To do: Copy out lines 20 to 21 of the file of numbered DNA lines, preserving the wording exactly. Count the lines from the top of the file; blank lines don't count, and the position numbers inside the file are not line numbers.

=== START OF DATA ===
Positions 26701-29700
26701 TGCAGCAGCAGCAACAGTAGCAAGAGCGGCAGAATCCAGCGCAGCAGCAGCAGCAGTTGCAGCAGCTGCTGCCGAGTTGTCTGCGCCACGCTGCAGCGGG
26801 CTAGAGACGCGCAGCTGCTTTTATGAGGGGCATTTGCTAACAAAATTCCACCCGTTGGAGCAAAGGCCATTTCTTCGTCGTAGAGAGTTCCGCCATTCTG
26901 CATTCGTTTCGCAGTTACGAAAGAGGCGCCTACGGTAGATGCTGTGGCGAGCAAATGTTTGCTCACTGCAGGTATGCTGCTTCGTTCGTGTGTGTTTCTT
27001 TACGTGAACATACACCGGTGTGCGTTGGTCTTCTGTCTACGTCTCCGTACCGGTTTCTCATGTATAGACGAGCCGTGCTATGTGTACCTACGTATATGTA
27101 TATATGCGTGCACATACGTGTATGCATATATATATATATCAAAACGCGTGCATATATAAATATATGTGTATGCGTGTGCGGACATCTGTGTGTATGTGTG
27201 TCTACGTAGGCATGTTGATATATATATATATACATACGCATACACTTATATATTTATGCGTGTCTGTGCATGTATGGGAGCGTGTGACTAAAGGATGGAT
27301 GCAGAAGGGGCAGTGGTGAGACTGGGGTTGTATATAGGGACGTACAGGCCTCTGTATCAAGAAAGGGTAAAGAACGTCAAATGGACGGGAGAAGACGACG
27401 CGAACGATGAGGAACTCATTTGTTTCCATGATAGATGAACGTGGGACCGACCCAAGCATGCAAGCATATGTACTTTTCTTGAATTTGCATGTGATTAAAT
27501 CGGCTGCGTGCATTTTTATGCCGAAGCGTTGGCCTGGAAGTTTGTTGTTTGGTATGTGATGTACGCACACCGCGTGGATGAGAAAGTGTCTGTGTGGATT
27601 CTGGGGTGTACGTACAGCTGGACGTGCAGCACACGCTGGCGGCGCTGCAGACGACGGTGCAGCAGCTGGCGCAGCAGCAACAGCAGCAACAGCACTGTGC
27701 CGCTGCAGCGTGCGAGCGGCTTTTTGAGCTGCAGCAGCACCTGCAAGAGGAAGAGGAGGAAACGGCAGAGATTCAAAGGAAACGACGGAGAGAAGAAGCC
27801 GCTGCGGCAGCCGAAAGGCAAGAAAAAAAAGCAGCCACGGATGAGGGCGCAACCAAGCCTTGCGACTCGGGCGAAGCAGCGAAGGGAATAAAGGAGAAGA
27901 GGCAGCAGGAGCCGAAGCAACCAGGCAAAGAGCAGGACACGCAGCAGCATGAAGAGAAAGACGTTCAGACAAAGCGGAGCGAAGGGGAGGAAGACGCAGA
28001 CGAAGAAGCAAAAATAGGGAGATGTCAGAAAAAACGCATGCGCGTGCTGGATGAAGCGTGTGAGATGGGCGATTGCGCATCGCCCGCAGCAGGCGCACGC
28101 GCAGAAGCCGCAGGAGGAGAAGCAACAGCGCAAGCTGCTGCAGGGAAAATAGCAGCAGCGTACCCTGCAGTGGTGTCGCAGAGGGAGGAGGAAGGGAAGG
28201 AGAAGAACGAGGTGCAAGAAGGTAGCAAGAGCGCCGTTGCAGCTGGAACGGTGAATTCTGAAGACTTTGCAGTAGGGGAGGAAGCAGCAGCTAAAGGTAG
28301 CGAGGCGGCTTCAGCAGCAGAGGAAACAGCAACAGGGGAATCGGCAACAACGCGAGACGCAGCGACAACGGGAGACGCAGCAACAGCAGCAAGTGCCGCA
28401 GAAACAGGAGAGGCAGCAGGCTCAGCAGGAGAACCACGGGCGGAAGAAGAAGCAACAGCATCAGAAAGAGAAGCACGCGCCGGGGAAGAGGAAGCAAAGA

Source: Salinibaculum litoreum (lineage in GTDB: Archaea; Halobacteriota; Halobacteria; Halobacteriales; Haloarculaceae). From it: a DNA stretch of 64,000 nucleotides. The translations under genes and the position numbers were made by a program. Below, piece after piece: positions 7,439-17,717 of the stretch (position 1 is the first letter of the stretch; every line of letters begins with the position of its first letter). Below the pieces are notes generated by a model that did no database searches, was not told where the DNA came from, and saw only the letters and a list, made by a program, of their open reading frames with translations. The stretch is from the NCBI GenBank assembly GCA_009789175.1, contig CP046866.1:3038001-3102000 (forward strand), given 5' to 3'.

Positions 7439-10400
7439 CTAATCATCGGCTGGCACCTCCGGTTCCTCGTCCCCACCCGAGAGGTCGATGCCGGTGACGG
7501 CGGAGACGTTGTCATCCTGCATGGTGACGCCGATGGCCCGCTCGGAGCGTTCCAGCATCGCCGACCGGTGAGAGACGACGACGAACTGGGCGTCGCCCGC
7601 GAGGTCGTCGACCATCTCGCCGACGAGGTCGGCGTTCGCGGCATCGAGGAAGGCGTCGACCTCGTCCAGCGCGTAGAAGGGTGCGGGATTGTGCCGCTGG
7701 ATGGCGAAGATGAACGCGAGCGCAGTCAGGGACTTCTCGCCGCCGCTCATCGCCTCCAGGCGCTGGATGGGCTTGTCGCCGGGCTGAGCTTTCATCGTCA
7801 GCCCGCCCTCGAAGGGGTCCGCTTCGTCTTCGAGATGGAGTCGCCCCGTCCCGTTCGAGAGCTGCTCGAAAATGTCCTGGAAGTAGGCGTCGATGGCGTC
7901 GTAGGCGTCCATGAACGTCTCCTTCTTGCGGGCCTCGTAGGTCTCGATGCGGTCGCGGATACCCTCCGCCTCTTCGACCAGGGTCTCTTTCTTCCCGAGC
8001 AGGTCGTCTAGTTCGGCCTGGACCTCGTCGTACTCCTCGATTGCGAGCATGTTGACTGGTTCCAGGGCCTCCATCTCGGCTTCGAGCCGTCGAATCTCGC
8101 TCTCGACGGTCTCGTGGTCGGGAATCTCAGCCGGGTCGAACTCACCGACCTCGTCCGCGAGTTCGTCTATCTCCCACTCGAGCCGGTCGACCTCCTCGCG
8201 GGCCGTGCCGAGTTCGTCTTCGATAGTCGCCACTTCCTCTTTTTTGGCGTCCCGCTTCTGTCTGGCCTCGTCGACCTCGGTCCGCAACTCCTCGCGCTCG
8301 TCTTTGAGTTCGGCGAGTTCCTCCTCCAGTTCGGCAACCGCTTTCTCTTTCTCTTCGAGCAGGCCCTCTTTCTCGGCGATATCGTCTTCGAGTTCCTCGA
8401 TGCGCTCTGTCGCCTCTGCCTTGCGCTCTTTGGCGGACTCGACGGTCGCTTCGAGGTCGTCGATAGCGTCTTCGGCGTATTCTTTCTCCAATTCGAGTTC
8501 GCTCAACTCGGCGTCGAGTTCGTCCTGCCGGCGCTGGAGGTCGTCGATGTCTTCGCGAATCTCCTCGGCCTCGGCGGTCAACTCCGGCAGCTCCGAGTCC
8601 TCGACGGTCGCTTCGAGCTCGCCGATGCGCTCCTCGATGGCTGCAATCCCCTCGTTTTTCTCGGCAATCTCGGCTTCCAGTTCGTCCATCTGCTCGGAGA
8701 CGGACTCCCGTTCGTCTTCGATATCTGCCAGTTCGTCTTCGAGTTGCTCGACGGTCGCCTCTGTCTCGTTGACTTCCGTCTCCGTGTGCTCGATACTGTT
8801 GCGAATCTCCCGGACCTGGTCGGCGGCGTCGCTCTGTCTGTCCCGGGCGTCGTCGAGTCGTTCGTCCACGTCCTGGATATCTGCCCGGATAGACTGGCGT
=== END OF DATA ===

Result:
Source: Salinibaculum litoreum (lineage in GTDB: Archaea; Halobacteriota; Halobacteria; Halobacteriales; Haloarculaceae). From it: a DNA stretch of 64,000 nucleotides. The translations under genes and the position numbers were made by a program. Below, piece after piece: positions 7,439-17,717 of the stretch (position 1 is the first letter of the stretch; every line of letters begins with the position of its first letter). Below the pieces are notes generated by a model that did no database searches, was not told where the DNA came from, and saw only the letters and a list, made by a program, of their open reading frames with translations. The stretch is from the NCBI GenBank assembly GCA_009789175.1, contig CP046866.1:3038001-3102000 (forward strand), given 5' to 3'.

Positions 7439-10400